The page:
Tuesday, July 26, 2011

Quality Assurance on PHP projects - PHPDocumentor

It goes without saying people should document their code so that after a few weeks, months, years they still know what they did initially and why. Besides providing a mental note in the code, it also helps your IDE to figure out what your class is all about, which parameters should be used with the methods and what their return types are.

But theory is not always reality and unfortunately I've come across too many lines of code that were just lines of code, no comments or annotations provided. So, in best cases I could guess the types and parameters, but in many it was too obfuscated. I already talked about usage of a code sniffer like PHP_CodeSniffer in my previous post where you can validate the usage of comments in the code. But forcing developers (using a pre-commit checker) into writing documentation with their code is not really a good thing. Once people are forced in a corner, they tend to figure out ways to escape and your whole idea to deliver better code goes out the window.

As a consultant I face many situations where code is not documented or not documented enough, and the top 5 excuses I always get are:

  • writing documentation is not requested by the customer
  • no time, too many things need to be done between releases
  • too much work, and no one looks at the code anyway
  • why should I?
  • we charge extra for documentation, but the customer doesn't want to pay it

Like I said, these are mere excuses. I'm not here to judge these people, but I have to emphasize these excuses lack a real fundament to be acceptable in a professional environment. Maybe I'm taking to much pride in my "craft" as PHP developer, but don't you want to offer your customers the best you're company can provide?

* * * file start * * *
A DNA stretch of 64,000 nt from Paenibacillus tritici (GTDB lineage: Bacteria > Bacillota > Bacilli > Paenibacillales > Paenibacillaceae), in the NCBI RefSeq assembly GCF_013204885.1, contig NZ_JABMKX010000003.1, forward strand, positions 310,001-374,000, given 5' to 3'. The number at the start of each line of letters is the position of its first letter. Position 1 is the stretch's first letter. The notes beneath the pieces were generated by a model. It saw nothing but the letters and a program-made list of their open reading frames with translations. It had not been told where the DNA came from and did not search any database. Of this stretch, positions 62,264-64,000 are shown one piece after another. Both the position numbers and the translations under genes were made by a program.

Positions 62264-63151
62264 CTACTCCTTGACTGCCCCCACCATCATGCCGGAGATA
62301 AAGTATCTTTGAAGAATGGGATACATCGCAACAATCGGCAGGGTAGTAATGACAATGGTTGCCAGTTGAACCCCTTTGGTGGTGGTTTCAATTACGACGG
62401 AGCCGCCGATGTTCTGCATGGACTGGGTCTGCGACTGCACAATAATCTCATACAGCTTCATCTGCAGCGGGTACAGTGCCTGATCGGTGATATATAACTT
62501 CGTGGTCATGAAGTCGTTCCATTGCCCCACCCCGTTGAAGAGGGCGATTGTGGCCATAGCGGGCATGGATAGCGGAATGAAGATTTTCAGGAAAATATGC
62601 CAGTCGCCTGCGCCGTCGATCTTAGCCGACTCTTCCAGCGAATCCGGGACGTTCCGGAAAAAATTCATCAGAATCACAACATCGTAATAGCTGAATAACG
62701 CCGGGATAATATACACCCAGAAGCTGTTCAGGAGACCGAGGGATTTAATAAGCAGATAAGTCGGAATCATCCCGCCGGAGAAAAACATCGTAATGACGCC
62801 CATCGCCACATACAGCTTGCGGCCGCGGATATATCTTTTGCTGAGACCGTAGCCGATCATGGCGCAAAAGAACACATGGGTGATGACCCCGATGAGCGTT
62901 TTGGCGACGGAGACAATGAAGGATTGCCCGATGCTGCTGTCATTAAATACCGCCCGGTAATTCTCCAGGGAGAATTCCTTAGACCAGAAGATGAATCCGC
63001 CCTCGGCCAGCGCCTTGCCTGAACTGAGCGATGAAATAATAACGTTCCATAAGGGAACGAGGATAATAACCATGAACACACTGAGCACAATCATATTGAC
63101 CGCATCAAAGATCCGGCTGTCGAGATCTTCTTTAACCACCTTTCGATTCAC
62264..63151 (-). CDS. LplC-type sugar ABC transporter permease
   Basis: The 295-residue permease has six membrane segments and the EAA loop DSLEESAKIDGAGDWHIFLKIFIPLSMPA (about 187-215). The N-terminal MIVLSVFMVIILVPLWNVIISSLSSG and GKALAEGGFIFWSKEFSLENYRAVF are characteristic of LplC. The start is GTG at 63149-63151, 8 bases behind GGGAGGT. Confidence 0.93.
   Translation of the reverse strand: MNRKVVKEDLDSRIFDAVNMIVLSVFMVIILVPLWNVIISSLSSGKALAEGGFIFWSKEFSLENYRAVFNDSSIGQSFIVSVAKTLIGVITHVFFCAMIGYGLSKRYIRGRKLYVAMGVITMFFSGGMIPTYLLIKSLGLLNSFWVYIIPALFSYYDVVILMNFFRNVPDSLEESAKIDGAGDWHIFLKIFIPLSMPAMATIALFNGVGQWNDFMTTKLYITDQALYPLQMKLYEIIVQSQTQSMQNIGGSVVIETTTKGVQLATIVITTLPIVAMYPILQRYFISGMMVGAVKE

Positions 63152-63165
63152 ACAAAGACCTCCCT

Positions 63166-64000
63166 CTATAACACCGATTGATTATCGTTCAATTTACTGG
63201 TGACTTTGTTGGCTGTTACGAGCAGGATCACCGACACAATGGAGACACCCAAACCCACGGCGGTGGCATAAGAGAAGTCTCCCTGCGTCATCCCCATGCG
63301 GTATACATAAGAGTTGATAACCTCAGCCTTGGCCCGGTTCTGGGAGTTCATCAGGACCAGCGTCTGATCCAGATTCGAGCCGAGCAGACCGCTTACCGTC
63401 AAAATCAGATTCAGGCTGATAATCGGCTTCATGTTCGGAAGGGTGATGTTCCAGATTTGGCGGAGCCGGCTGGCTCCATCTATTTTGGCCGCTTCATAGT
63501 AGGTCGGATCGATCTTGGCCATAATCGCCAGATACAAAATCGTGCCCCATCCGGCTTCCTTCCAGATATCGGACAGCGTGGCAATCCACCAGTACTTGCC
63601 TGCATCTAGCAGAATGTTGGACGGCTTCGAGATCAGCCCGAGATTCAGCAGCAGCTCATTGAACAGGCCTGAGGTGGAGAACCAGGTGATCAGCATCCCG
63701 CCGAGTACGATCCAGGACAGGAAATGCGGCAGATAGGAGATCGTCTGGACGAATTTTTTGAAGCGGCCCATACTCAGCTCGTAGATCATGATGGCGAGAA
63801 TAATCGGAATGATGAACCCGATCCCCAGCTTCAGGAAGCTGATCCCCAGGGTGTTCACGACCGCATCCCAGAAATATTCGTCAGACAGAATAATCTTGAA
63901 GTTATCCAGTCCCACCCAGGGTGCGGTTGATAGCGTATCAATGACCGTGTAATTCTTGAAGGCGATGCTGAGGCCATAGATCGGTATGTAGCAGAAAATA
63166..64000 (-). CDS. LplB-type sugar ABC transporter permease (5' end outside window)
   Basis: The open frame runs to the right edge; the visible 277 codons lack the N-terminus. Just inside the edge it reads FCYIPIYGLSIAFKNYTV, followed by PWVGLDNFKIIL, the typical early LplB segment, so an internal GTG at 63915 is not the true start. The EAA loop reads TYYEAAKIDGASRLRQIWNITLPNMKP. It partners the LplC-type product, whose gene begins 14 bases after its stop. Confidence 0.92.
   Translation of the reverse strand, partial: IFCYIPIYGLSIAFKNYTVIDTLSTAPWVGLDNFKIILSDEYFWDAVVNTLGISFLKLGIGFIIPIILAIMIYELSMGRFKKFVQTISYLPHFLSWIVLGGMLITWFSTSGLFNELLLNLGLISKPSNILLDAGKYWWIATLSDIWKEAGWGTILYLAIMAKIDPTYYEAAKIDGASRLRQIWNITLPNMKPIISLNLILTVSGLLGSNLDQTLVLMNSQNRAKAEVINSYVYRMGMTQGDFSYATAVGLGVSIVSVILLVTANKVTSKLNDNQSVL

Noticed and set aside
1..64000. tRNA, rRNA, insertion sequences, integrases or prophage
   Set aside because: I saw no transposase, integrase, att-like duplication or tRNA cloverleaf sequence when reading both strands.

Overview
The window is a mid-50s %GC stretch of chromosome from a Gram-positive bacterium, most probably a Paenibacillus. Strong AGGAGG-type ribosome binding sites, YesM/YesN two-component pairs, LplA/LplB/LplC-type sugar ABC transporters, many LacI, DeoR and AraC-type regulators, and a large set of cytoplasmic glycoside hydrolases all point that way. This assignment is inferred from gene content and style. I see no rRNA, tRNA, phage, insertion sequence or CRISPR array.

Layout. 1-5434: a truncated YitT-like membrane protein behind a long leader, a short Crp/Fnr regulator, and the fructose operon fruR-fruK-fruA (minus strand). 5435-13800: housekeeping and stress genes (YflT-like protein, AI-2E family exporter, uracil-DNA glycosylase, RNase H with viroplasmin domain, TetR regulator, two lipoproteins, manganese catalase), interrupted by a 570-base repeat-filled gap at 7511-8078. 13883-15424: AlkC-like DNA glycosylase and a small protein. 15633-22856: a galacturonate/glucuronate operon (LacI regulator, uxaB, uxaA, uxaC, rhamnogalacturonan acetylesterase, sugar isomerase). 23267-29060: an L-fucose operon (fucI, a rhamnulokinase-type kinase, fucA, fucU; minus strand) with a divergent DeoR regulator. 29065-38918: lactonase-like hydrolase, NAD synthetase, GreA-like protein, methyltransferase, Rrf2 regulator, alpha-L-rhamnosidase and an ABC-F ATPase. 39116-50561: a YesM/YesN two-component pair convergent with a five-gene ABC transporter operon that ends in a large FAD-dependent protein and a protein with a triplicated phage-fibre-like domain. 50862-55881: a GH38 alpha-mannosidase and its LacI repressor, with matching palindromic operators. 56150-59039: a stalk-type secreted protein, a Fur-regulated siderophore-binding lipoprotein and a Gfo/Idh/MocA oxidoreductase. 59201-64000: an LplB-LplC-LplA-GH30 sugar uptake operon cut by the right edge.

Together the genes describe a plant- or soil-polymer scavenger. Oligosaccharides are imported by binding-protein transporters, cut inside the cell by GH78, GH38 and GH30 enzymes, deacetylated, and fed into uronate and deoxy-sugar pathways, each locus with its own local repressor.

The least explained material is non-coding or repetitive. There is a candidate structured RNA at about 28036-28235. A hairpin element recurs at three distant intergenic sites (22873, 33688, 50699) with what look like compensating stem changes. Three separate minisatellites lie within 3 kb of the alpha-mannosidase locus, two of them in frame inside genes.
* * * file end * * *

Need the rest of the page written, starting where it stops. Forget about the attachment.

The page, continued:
Let's turn things around and imagine a new developer joins your team. Wouldn't it be great if you had documentation that could create complete documentation on the source code so it's easy to get into the flow of things? And when looking at the code in their favorite IDE whenever they access existing code, wouldn't it be great they could see instantly what parameters are used for a certain method or function with a brief explanation why it's useful? Maybe that's why I consider writing documentation part of writing code, invalidating all 5 excuses mentioned earlier.

Documentation 101

Writing documentation alongside your code is really not that much of work when you think of it. For all classes, you probably have a template that you can use that details your library of code components.

<?php
/**
 * My Awesome Library
 *
 * This library provides additional functionality and resources
 * for our standard framework [fill in your favorite framework]
 *
 * @category My
 * @license Copyright 2011 © My Company, Inc. - All rights reserved
 */

When you actually write your class components, just explain in short what they do and why they've been created.

/**
 * My_Amazing_Component_Class
 *
 * This class provides amazing functionality that extends the framework
 * that's being used by this company.